After many days came the squash, with bigger, bolder leaves breaking the surface, and then the sunflowers. They all looked nearly the same at the beginning, just two plain little green leaves, some smaller than others. There wasn’t anything very special or distinguishing about them. But, ah, they were life, green life coming from brown dirt, black dung, dry seeds, clear water, yellow sunshine, and the miraculous hand of God.

From a distance, what was once a patch of dull brown became speckled with these bright spots of living green. Many many days passed. The blossoms came to the fruit trees and then the leaves. The sun became hot in the afternoons. The weeds surrounding the plot began to age and yellow. But on that once ugly, dray patch of ground, the green was overtaking the brown.

The leaves and stems stretched and stretched and stretched towards the sunshine, some faster and some slower. From those tiny seeds, sunflowers shot skyward, drinking in every drop of sunlight that came their way. Pumpkin vines began to spread their fuzzy arms along the ground. Squash plants sprouted like green fountains.

The sun beat down with all its might. But for all its withering fury, the plants only responded with stouter gladsome greenness. At the end of the hottest of days, they seem to be only bigger and lovelier for all the torment.

And then, between the leaves little blossoms opened their happy faces. Bright yellow, white, purple, all of them stating a silent promise. As they withered and faded, their bases began to grow fat. Next came skinny flat pea pods, tiny green tomatoes, thin cucumbers, and shiny purple eggplants. They grew and they grew. Some of them changed color. Above it all the tops of the tallest plants began to swell and grow fat, fuzzy bulbs.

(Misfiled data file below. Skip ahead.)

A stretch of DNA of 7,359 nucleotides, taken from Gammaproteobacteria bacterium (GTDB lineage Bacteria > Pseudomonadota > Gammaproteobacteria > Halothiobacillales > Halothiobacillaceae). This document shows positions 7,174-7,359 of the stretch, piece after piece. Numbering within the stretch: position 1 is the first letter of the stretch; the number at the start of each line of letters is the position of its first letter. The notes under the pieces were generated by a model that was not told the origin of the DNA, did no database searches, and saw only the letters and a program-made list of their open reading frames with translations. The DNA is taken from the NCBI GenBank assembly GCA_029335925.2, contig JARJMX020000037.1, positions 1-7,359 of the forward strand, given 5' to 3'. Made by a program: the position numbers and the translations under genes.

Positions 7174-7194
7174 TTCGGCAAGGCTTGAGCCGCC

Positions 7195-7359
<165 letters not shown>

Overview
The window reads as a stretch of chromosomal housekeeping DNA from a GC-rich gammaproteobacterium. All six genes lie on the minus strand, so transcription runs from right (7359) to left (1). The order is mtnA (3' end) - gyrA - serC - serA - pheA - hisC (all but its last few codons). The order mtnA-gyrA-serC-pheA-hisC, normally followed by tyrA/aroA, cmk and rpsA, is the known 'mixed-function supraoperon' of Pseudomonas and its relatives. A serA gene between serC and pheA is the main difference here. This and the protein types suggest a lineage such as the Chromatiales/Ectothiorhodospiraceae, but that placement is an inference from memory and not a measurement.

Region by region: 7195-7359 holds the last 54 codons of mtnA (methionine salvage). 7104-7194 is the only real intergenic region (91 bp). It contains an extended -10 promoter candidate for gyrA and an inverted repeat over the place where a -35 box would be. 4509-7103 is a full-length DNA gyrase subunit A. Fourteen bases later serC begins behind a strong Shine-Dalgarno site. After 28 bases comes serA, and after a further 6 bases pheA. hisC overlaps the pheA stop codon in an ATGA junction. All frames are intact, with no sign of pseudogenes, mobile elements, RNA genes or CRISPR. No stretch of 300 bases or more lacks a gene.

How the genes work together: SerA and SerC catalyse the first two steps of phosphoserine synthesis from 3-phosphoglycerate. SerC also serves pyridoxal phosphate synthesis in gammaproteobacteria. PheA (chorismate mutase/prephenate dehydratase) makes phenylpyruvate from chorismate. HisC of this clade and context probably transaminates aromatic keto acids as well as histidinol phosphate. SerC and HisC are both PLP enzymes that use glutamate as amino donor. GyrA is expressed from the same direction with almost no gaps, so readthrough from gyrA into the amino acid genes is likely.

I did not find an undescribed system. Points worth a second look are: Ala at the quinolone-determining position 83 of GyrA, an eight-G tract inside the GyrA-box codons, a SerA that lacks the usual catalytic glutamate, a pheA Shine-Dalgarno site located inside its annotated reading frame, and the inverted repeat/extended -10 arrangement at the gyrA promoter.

And one day, without warning, their protective leaves opened, and bright yellow and rusty red faces of sunflowers appeared. In the morning they watched the sun rise in the east, following it through its heavenly course until at last the witnessed it sink into the west, with colors to match them.

The plants draw the water and nutrients from that dull brown earth, and as they drink in the sunshine, they work a miracle in their members, and out comes the beautiful, rich fruit, red, green, yellow, purple, orange….

What machine could ever compare? What factory has made anything so magical and sweet and refreshing as a tomato straight out of the garden? Or what man-made process produces anything that snaps like a fresh bell pepper or cucumber?

What can money buy compared to standing in the middle of the greenness on a warm summer evening just after the sun has set, breathing in the special smell of tomato leaves, plucking a handful of cherry tomatoes here, a fat zucchini there, a bouquet of fresh basil there, watching the moon’s brightening reflexion shimmering in the watered troughs?

"And the Lord will guide you continually, and satisfy your soul in drought, and make your bones fat; you will be like a watered garden, and like a spring of water, whose waters fail not." Isaiah 58:11

© CLUTCH, 2010 unless otherwise sourced.